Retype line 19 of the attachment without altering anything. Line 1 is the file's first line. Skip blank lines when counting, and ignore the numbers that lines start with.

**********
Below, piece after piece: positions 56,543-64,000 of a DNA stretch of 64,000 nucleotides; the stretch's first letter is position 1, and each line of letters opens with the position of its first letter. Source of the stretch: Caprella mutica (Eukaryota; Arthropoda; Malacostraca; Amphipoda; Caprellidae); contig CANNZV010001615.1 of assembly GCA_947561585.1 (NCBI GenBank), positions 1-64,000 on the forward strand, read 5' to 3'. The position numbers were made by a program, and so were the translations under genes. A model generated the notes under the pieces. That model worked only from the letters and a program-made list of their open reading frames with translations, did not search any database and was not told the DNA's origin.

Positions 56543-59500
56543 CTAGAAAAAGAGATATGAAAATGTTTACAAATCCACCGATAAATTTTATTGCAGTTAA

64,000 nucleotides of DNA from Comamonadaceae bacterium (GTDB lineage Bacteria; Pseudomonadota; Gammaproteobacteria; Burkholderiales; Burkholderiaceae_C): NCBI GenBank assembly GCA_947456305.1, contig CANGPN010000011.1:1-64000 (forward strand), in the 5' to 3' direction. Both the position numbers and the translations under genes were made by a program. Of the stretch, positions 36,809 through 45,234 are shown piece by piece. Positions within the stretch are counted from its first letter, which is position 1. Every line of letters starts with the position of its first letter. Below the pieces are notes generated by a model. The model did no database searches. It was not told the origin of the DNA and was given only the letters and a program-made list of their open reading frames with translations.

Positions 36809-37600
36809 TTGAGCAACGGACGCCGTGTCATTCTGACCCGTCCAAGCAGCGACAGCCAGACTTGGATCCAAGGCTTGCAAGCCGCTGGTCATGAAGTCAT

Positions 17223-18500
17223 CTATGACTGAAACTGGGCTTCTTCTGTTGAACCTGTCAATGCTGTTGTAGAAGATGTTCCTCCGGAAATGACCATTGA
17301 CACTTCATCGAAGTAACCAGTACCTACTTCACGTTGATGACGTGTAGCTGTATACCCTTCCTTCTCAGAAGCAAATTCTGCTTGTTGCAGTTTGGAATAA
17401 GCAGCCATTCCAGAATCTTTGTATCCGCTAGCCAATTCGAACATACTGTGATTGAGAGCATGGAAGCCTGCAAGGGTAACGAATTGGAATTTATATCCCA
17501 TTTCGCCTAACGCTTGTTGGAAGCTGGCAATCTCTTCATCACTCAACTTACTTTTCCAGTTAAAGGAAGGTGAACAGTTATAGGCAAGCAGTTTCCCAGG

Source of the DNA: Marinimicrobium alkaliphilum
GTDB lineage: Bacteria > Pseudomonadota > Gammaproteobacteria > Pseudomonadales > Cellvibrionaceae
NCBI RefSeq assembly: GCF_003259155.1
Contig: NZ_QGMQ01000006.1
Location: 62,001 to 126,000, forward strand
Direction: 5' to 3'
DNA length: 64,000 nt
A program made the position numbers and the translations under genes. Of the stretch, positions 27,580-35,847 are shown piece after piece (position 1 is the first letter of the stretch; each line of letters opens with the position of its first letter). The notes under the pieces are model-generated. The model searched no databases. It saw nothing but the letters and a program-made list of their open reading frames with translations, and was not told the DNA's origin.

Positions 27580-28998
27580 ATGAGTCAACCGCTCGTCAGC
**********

A program made the position numbers and the translations under genes. Of the stretch, positions 27,580-35,847 are shown piece after piece (position 1 is the first letter of the stretch; each line of letters opens with the position of its first letter). The notes under the pieces are model-generated. The model searched no databases. It saw nothing but the letters and a program-made list of their open reading frames with translations, and was not told the DNA's origin.